A word aside about taxes: no one likes them, but they are necessary. People shouldn’t staunchly oppose raising taxes while demanding more funding for government health care, social security, etc. at the same time. Government programs aren’t free; someone has to pay for them. Republicans AND Democrats alike have increased taxes (let’s not forget one of the most famous broken promises of the late twentieth century: “read my lips: no new taxes”). When you vote, you have to weigh which programs are worthy enough to take your tax dollars and which ones don’t deserve a penny. The accusation of “Don’t vote for him because he’ll increase taxes” is one that should be taken with a grain of salt.

Greed on Wall Street isn’t totally to blame for the current financial crisis, but it is definitely a large part of the problem. I’m an economist, but I’m also a pragmatist. As much faith I’d like to have in bankers, CFOs, etc., I’m pretty sure someone down the line would break the honor code when “regulating” themselves. It’s precisely the same reason why I don’t think perfect communism can exist – a classless society can’t sustain itself as long as you have one person who, in their own self-interest, works against the goals of society. I think that the current financial situation is a lesson in what can happen if you don’t have a system of checks and balances. Some (not total) regulation is required; for example, without antitrust legislation, the very principles of entrepreneurship and innovation would be undermined. The Constitution was designed as a system of safety nets; we learned what can happen if there is no regulation in 1929, and in 2008 we’re still figuring out how to address the issue. Bottom line, let us learn from this lesson and put some regulation in place so that we can prevent a similar situation in the future.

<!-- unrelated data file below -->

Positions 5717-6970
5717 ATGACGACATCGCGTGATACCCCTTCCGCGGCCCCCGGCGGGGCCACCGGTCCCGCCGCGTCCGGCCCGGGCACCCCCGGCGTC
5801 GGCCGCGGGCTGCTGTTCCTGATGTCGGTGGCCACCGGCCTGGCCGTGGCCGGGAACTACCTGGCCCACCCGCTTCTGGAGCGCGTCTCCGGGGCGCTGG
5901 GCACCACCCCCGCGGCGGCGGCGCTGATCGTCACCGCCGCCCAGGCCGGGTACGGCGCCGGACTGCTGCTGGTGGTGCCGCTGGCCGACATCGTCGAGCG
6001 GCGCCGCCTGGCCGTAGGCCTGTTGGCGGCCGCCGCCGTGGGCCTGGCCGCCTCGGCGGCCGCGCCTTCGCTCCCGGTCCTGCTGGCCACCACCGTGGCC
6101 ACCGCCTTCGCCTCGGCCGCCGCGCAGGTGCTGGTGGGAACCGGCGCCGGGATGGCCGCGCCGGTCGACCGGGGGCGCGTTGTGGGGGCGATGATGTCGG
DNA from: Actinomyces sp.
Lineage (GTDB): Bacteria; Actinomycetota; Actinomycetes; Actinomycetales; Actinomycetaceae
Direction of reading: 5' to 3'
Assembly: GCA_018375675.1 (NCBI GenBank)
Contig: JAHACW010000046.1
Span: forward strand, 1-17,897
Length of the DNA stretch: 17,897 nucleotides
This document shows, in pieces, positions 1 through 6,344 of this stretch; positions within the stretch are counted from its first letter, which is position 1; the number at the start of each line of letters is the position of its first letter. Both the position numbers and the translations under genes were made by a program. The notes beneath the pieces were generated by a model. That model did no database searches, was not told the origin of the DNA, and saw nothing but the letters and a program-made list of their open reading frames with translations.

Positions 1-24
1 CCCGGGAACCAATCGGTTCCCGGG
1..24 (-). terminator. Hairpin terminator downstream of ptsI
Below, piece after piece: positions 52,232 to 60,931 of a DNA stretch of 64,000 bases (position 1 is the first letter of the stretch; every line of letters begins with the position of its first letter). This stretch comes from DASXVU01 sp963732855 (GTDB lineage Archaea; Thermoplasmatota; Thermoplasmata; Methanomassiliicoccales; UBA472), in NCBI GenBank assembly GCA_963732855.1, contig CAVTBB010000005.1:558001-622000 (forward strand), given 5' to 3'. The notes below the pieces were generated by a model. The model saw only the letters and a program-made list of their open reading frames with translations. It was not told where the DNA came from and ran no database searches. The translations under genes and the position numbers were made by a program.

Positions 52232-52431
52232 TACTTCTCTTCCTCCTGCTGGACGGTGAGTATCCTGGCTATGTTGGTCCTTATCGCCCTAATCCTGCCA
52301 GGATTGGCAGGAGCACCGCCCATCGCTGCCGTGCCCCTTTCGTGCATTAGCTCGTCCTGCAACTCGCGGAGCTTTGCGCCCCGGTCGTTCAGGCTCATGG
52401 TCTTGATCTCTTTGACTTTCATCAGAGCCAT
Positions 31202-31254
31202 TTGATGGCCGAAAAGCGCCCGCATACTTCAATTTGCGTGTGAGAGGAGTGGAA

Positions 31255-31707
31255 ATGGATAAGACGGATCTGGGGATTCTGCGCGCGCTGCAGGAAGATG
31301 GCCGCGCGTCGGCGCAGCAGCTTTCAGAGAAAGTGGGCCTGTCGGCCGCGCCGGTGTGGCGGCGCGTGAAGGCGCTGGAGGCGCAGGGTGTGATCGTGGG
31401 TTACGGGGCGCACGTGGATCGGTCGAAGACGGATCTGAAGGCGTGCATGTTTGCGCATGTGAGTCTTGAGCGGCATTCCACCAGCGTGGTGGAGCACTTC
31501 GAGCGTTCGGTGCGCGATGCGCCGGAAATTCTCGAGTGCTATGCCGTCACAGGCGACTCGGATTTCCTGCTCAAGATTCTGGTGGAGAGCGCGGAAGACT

The economy is complicated, and it certainly can’t be completely fixed in four years. Real things are on the line. People have lost their jobs, their homes, their 401Ks, and their faith in their government. Whoever the next POTUS (ahh, it feels so good to use that acronym again) is, he will have a hell of a time trying to fix the system.